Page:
Sir Frank Kitto Lectures
Wednesday 18 September 2019 6:00pm
The Honourable Fred Chaney AO
‘The Long Road to Uluru and Beyond’
The lecture will explore the significance of the Uluru Statement from the Heart and its place in the post settlement Indigenous journey. It is also relevant to the nation’s journey towards reconciliation. Its initial rejection by the Government was a blow to Indigenous Australians, and an examination of the reasons for opposing a constitutional enshrined Voice to Parliament is needed. The lecture will argue that the Voice to Parliament is of value both symbolically and practically but that understanding the reasons why some sections of the Australian community find any recognition proposition difficult is a key to successfully achieving recognition.
The Hon Fred Chaney AO practised law as a solicitor and barrister in Western Australia and the Territory of Papua and New Guinea before entering the Senate in 1974. He was leader of the Opposition in the Senate from 1983 to 1990. His ministerial portfolios included Aboriginal Affairs and Social Security. After leaving Parliament, he undertook research into Aboriginal Affairs policy and administration as a Research Fellow with the Graduate School of Management at the University of Western Australia. He was Chancellor of Murdoch University from 1995 until 2003. In 1994 he was appointed as a member of the National Native Title Tribunal. He served as Co-Chair of Reconciliation Australia Ltd from 2000 to 2005 and continues as a Director on the board. In 2007, he chaired the Consultation Committee on a Human Rights Act for Western Australia.
His distinguished career has been recognised through a number of awards, including being appointed as an Officer of the Order of Australia (AO), the Sir Ronald Wilson Leadership Award for ‘Exceptional leadership in the fields of social justice, human rights, equality and anti racism’ and, in 2014, Senior Australian of the Year.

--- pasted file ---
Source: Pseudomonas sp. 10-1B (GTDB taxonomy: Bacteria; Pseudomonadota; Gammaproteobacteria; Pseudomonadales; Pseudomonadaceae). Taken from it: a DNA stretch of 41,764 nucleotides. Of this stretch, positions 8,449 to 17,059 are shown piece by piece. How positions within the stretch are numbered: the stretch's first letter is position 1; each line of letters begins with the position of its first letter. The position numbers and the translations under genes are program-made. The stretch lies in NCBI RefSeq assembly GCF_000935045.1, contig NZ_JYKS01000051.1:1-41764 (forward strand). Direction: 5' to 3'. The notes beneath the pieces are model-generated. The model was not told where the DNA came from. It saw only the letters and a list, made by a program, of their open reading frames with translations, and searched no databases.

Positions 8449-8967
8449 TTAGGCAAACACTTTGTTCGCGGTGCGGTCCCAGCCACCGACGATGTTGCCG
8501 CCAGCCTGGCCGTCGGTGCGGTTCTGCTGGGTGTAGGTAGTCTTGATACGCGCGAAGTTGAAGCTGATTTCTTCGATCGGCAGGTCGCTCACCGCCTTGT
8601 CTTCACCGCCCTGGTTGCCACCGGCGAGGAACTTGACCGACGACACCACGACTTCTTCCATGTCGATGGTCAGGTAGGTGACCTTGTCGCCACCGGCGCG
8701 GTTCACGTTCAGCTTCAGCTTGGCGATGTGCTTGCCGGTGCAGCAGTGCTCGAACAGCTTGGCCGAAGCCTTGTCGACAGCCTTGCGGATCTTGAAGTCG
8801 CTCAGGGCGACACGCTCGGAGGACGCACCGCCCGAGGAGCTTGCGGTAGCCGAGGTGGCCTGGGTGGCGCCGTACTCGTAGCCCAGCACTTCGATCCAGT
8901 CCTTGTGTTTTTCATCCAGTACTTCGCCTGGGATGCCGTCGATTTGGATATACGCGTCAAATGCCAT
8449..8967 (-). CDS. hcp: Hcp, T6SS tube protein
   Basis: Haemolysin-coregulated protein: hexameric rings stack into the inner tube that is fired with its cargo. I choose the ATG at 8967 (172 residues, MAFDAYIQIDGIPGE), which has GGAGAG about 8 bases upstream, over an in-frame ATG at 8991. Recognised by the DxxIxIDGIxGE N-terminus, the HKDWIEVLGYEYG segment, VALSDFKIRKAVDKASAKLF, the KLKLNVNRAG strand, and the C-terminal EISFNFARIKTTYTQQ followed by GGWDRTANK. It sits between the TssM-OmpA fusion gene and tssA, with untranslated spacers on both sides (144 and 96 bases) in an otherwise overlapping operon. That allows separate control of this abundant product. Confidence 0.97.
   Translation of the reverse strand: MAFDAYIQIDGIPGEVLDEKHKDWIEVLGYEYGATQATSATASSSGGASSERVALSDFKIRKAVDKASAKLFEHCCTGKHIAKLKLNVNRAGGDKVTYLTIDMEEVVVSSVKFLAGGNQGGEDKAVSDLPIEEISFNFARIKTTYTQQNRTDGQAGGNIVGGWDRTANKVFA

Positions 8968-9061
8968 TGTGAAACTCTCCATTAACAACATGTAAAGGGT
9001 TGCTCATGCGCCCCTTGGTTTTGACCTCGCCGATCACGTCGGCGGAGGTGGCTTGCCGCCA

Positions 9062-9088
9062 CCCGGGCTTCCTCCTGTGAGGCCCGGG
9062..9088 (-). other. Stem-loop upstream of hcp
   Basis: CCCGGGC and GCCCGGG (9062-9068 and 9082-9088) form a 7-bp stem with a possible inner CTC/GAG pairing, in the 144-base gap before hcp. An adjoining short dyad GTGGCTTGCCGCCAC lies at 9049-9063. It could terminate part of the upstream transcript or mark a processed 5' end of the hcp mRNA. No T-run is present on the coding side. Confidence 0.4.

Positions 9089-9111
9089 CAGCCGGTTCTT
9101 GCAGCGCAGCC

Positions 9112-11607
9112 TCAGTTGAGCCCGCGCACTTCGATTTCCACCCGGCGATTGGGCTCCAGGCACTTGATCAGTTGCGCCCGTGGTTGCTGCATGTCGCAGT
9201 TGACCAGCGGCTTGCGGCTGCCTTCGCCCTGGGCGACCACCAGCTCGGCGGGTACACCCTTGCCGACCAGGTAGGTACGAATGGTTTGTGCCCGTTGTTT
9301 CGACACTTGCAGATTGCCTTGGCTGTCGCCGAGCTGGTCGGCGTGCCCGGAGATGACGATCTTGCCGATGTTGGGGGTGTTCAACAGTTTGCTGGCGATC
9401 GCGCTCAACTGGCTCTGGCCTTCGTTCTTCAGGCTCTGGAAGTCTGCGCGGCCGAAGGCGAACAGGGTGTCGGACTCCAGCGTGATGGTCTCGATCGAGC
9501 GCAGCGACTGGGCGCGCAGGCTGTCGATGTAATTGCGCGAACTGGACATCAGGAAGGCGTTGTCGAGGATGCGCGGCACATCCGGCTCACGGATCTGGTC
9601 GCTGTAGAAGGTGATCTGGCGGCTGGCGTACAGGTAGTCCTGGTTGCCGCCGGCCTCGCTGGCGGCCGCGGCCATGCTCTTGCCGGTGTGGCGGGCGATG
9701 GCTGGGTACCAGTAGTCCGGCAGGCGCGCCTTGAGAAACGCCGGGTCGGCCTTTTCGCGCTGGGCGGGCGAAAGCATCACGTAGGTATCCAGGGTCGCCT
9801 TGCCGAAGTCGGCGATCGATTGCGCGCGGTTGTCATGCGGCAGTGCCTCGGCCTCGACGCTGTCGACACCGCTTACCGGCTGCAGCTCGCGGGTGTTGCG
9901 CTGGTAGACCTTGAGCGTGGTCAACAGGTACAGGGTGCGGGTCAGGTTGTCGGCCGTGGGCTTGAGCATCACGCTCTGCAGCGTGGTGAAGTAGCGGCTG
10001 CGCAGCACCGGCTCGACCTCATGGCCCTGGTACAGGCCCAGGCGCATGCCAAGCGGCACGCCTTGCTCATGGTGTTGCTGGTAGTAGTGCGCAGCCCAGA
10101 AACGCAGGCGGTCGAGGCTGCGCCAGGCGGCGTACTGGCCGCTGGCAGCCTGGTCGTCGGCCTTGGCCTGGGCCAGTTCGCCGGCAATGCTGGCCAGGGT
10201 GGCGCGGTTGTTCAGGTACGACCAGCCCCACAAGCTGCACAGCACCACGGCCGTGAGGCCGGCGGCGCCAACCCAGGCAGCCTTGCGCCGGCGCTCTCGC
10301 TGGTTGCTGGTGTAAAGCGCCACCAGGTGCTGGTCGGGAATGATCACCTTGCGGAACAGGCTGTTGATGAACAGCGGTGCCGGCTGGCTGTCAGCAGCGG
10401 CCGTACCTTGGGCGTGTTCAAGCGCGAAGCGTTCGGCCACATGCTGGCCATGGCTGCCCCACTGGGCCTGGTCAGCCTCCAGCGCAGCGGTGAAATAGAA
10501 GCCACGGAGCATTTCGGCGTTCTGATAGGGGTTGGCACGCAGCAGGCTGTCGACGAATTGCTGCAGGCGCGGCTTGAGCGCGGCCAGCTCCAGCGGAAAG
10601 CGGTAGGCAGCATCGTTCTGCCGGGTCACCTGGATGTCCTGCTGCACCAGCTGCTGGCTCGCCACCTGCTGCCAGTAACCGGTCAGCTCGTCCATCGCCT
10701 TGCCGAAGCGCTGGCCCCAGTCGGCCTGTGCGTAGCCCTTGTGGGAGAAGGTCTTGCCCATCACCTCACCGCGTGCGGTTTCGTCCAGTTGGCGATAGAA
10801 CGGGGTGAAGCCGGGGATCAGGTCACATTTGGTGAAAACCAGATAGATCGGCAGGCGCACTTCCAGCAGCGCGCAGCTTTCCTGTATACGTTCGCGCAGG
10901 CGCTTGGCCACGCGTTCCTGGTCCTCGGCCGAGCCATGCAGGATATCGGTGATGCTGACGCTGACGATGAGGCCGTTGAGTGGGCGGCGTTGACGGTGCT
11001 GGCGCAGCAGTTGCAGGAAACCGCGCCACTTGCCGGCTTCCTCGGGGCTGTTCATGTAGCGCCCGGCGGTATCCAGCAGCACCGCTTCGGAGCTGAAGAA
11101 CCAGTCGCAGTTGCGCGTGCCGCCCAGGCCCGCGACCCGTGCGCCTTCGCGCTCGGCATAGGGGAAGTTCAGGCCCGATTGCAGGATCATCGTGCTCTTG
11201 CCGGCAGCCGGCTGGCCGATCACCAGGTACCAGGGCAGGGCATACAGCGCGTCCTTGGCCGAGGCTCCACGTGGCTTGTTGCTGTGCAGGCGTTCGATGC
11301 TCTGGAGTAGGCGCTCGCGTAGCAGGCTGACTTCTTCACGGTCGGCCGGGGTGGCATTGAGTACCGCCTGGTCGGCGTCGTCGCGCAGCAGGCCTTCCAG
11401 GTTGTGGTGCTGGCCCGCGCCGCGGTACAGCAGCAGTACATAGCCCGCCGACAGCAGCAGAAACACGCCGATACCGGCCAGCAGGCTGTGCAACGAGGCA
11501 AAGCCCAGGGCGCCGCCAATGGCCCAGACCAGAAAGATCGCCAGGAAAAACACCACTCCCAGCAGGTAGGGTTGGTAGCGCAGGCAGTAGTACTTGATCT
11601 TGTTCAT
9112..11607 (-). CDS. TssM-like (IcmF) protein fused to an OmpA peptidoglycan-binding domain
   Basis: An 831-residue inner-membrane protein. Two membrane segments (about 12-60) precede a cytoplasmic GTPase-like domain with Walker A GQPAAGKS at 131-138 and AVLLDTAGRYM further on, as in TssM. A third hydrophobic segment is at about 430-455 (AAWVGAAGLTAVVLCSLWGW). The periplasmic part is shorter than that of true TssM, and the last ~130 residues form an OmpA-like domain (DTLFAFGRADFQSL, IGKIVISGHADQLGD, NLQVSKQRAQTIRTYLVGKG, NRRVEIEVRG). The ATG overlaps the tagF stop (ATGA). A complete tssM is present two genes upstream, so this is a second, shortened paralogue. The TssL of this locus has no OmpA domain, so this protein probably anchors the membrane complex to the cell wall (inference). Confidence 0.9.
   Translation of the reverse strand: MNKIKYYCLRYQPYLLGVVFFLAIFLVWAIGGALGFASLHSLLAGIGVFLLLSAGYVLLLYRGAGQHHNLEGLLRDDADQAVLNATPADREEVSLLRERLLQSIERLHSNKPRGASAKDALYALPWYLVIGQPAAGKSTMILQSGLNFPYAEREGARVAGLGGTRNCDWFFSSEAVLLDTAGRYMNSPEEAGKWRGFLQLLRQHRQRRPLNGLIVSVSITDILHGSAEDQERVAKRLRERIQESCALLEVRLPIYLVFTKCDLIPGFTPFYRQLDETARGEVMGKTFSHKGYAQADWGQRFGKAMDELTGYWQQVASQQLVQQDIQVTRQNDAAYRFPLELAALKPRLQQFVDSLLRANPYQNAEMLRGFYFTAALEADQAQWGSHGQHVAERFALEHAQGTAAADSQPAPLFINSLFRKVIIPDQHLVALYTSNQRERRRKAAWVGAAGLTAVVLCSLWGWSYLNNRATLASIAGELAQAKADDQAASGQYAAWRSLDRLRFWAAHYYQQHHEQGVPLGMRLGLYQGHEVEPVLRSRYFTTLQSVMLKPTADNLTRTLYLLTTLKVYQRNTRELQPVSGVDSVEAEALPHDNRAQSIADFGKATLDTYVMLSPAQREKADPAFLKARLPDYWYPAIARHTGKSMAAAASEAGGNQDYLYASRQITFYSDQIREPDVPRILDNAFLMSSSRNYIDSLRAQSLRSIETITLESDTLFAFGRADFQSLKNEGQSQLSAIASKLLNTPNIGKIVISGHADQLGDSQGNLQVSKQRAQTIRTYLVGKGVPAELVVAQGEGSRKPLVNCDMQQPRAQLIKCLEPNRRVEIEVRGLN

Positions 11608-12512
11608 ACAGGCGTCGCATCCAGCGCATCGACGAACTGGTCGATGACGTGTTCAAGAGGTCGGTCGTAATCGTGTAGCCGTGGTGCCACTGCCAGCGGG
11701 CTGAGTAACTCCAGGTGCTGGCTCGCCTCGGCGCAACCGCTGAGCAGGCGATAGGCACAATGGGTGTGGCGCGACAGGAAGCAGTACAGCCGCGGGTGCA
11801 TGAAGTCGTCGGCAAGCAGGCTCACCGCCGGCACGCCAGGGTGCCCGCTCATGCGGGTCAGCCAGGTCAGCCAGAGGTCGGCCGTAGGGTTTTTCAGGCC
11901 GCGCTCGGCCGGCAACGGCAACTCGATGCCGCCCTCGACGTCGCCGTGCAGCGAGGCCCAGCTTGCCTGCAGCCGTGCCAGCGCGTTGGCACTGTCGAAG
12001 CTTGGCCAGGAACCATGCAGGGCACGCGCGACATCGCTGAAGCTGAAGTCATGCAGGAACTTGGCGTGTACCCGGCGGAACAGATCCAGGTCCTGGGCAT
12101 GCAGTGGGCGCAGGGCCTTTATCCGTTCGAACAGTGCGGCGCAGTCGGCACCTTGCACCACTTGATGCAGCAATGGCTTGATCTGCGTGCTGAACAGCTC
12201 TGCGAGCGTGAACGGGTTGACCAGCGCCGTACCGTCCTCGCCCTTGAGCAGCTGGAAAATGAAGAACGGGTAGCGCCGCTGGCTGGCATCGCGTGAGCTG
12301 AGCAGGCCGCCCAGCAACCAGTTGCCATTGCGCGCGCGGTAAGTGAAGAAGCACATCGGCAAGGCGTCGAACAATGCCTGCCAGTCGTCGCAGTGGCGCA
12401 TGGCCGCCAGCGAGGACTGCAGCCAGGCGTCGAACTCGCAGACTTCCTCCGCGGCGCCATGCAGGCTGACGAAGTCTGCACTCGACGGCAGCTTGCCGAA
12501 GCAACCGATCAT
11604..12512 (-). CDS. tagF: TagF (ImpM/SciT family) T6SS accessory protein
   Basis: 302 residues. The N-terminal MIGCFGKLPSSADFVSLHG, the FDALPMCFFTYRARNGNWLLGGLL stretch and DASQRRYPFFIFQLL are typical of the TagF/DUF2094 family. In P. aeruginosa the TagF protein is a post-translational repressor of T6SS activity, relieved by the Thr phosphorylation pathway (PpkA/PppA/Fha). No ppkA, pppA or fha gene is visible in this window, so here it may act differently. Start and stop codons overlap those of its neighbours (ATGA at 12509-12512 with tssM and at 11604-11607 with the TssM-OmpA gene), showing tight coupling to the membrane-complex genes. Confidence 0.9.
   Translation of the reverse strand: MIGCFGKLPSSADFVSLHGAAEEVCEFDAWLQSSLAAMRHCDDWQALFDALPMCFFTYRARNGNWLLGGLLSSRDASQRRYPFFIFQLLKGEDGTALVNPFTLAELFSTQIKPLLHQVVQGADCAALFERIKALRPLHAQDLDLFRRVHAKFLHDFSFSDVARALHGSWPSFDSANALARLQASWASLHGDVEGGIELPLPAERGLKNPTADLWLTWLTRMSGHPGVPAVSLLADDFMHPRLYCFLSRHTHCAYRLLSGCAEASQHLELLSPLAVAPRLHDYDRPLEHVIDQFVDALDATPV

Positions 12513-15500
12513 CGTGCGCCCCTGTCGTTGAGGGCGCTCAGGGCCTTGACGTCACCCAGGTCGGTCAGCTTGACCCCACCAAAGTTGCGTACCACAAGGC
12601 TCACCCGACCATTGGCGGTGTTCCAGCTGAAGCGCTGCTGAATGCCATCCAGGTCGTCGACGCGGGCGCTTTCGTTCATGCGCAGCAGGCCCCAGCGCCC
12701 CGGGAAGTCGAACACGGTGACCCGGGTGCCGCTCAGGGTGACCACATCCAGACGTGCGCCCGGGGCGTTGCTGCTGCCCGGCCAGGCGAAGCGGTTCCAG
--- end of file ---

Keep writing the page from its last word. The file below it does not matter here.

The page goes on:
Friday 18 May, 1.00pm
The Hon Michael Kirby, AC CMG
‘Dual Nationality and the Constitution. Do we need to amend the Constitution?’
JP Belshaw Lecture Theatre (LT1), EBL Building
Back in 1900, when the Constitution was adopted, there was no way that the United Kingdom, Canada, New Zealand or other realms of the British Crown could be regarded as a ‘’foreign power ‘’. So what happened on the way to recent decisions that led to the disqualification of members of the Federal Parliament, and in particular those who were nationals of the United Kingdom, Canada and New Zealand?
In this public talk Michael Kirby, a past Justice of the High Court of Australia, will explain the language and meaning of the provisions of the Australian Constitution, section 44 (i) disqualifying for election or participation in our Federal Parliament (House of Representatives or Senate) of any person who ‘’is under any acknowledgement of allegiance, obedience, or an adherence to a foreign power, or is a subject or a citizen or entitled to the rights or privileges of a subject or a citizen of a foreign power.”
Friday 1 September 2017 1.30pm
The Hon Justice Brian J Preston SC, Chief Judge of the Land and Environment Court of New South Wales
‘What’s equity got to do with the environment?’
From the JP Belshaw Lecture Theatre (LT1), EBL Building Trevenna Rd, University of New England